In an interview with Salon News, Shays elaborated: "There are people in the NRCC who can't wait for there to be a [primary] race against me. They've told me they can't wait to run a good candidate against me" in a primary challenge, he said.

Shays, a liberal Republican who has voted in favor of gun control and abortion rights and against impeachment, has long been at odds with the more conservative wing of the party -- some of whose members are reportedly excited that conservative author and pundit Ann Coulter is mulling a challenge to Shays in the 2000 primary. "Part of me would love to be unopposed," Shays says, "but another part of me says, 'Ann, let's just get on with it and have this race.'"

Though Coulter was unavailable for comment, Shays says that the angry NRCC executive told him that if he had "a good candidate" like Coulter, "he could defeat me. I think he was expecting me to argue the point, but I didn't."

Shays' primary may have officially begun at 1:40 p.m. Wednesday, when the maverick stepped onto the stage in the House news correspondents gallery to announce his intentions to sign the discharge petition.

Shays began by noting that though he usually was quite the chatty Cathy when it came to campaign finance reform, he had been "uncharacteristically quiet the last six months" on his bill, co-sponsored by Rep. Marty Meehan, D-Mass., which would ban the free-for-all soft money contributions. Shays said he held his tongue while he worked behind the scenes, "hoping and praying [to convince] my leadership [to] recognize that campaign finance reform was needed."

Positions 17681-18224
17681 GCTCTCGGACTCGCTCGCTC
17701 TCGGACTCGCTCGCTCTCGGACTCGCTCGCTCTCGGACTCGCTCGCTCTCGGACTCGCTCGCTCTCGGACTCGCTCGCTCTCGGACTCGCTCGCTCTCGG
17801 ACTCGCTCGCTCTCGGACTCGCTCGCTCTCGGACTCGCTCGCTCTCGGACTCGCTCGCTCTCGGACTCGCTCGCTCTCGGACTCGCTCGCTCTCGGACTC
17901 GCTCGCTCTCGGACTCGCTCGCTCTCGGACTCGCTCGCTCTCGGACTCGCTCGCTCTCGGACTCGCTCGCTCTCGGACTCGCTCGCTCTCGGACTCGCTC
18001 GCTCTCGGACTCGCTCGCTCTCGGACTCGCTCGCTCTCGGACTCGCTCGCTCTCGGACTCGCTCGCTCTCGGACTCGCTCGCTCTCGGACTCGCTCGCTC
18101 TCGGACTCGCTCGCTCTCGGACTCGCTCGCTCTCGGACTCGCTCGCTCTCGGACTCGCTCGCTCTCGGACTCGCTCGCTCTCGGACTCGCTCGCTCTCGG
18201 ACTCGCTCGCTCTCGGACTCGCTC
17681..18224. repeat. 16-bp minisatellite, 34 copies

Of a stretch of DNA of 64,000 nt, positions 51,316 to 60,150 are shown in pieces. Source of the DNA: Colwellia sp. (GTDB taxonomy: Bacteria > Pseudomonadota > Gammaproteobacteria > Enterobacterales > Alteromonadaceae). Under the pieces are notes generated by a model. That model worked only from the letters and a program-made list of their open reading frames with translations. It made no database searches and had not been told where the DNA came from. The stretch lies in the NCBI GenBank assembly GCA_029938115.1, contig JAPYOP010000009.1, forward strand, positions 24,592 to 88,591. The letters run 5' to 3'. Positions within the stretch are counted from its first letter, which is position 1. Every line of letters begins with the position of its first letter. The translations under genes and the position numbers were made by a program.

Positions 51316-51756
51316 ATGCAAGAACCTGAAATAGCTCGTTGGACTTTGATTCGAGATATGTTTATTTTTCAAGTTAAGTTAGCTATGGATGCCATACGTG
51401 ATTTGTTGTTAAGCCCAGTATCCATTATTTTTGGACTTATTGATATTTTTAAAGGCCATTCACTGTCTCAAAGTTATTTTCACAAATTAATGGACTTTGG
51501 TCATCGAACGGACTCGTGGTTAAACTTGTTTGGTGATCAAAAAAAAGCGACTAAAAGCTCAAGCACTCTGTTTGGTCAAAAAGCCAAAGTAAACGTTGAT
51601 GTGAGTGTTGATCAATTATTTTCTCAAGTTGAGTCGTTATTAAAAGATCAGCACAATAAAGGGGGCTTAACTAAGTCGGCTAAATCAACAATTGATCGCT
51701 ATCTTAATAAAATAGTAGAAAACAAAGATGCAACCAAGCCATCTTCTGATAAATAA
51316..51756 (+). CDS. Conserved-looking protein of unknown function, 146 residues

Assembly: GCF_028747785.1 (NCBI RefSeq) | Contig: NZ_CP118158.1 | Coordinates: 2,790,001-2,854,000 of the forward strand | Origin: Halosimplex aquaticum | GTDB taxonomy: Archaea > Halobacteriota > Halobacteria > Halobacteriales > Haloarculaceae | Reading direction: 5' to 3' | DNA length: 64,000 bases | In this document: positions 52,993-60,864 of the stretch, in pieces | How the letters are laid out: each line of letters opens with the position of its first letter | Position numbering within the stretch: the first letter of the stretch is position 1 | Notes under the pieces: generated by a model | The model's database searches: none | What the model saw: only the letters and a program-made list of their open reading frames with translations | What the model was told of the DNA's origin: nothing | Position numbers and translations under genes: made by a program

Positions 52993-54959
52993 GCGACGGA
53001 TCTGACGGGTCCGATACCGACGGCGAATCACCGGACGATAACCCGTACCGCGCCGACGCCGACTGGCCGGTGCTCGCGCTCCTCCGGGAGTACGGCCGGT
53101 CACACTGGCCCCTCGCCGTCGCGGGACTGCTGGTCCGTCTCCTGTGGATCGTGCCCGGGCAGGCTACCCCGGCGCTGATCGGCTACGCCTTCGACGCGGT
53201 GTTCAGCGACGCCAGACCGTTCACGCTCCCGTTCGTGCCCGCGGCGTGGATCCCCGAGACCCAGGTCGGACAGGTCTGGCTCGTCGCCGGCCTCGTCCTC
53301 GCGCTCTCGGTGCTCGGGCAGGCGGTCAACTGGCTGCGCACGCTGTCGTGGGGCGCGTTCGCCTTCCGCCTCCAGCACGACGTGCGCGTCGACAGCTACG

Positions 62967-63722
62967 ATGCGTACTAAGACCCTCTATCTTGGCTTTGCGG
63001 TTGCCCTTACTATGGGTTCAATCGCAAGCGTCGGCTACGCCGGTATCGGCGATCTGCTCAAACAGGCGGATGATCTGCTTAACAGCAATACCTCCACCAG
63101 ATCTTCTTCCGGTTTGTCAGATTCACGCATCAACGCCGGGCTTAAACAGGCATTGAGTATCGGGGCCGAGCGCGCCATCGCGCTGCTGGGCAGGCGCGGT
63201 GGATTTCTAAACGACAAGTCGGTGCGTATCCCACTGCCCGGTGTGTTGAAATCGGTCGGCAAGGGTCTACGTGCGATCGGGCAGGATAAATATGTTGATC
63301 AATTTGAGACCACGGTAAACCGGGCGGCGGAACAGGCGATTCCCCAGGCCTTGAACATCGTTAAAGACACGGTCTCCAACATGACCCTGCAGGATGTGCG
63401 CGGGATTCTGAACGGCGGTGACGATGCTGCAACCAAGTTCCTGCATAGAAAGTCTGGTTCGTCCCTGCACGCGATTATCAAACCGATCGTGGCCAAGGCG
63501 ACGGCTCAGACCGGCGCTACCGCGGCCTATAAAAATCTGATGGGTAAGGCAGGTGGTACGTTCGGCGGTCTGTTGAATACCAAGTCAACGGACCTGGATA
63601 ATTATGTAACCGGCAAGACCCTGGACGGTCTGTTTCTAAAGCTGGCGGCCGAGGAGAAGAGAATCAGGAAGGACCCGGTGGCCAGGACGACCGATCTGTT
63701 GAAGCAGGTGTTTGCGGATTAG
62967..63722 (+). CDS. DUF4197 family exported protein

Though Shays' press secretary said his boss was "pumped up" and felt good about his decision, there was a weariness about the balding, white-haired congressman Wednesday. As he signed the petition, and then mingled about the floor, the gravity of his decision clearly weighed heavily on his shoulders. He didn't smile. "This is a day I dreaded," he said.

Shays' move comes amid fears the House leadership was trying to stymie the bill. Speaker Hastert kept the issue slated for debate in September, a move that, according to Ganske, was made "in deference to the Senate, which wanted to make sure that the bill didn't get over" to their house with enough time for it to pass -- which is exactly what happened one year ago.